In January 1999, 45 Albanians were found dead outside the village of Racak after a Serb attack the previous day. It happened in the middle of what was supposed to be a ceasefire, brokered by the US envoy Richard Holbrooke three months earlier. That massacre changed everything.
"Spring has come early," US Secretary of State Madeleine Albright told her colleagues, acknowledging that she had been expecting a resumption of hostilities, despite the ceasefire, once the winter snows had thawed.
Mrs Albright decided it was time for action. She told her European counterparts that she was coming to no more of the diplomatic meetings which would result in no action.
She said she would now enter a peace process only if diplomacy was backed by the explicit and credible threat of force against Belgrade. She knew the outrage sparked by the Racak massacre would provide a limited window of opportunity to galvanise international resolve.
Mrs Albright was right. The European allies agreed. A last-ditch effort to find a settlement was convened by the British and French at Chateau Rambouillet, outside Paris.
The Europeans, earnestly, sought an agreement that both sides could accept. But they also agreed with the Americans that any peace agreement would have to be enforced by an international military presence.
Avoiding a repeat of Bosnia
The leading allies were agreed that this force would have to be a Nato force. None wanted to repeat the very bruising experience of the UN Protection Force (Unprofor) in neighbouring Bosnia during the 1990s.
The Americans knew that because it had to be Nato, the chances of the Serbs accepting the deal were very small. They had a second acceptable outcome in mind.
"That meant the Serbs rejecting the plan and the Albanians accepting it," Assistant Secretary of State Jamie Rubin told me.
Then, he added, there would be clarity where previously there had been confusion, clarity as to who was to blame, as to who Nato should oppose and who Nato should support.
It took weeks, but the US finally persuaded the Albanians to accept the plan. The Serbs rejected it. The European allies found themselves committed to the use of force against a sovereign European state.
But President Milosevic was not cowed. He was preparing to dramatically raise the stakes. Before the first bomb was dropped his forces moved into position and started executing the biggest campaign of forced deportation since the Second World War.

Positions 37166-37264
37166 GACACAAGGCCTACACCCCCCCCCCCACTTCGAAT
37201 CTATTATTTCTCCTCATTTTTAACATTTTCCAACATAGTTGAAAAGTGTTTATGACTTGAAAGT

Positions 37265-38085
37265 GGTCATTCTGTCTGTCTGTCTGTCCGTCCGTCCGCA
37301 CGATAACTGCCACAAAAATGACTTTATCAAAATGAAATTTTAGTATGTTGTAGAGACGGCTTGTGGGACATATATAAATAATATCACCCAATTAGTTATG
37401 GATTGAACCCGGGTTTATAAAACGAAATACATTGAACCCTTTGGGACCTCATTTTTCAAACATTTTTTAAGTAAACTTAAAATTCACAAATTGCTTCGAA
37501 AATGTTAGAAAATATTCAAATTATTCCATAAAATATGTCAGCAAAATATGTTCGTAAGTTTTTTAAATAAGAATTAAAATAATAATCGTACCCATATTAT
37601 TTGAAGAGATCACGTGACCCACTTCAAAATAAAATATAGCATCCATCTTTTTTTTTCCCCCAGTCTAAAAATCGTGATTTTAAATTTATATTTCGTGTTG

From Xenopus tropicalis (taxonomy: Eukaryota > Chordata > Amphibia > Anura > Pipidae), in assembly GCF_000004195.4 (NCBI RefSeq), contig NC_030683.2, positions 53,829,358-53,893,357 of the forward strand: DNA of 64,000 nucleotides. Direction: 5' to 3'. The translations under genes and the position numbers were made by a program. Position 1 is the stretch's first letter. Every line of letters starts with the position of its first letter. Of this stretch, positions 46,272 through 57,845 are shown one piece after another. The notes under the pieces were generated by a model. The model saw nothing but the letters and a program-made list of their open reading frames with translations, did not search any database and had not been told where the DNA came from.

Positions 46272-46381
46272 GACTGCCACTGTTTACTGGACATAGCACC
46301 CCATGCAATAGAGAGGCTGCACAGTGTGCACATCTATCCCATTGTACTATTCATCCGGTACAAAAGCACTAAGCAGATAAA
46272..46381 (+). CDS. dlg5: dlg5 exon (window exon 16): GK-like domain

Nato air campaign
By the end of the first week of the Nato air campaign, hundreds of thousands of deportees were crossing the border into Albania and Macedonia.
Three miles above them, Nato found themselves powerless to halt it. Nato's stated objectives were now a hostage to fortune. President Clinton had said on the first night that the purpose of Nato's actions was "to halt an even bloodier offensive against innocent civilians".
Washington was shocked. A war that had been entered into with such confidence, and which those who had advocated it believed would be over very quickly, was now spiralling out of control.
There were a couple of times when I felt I just can't do this any more. We're just not doing this right and I owe it to my people to stand up and say we're just not doing this right. General Michael Short.The strains in the Nato alliance began to tell. American General Michael Short, the head of the air campaign, considered resignation.
This veteran combat pilot, who had flown hundreds of missions in Vietnam and whose devotion to those under his command is striking and beyond dispute, was so appalled by the orders he was being given that "there were a couple of times when I felt I just can't do this any more. We're just not doing this right and I owe it to my people to stand up and say we're just not doing this right".
He did say that. He argued it up the chain of command. He asked for permission to go after major, fixed strategic targets in Serbia proper.
That permission was withheld and he was told to keep going after small, mobile targets in Kosovo itself, targets he believed were impossible to find.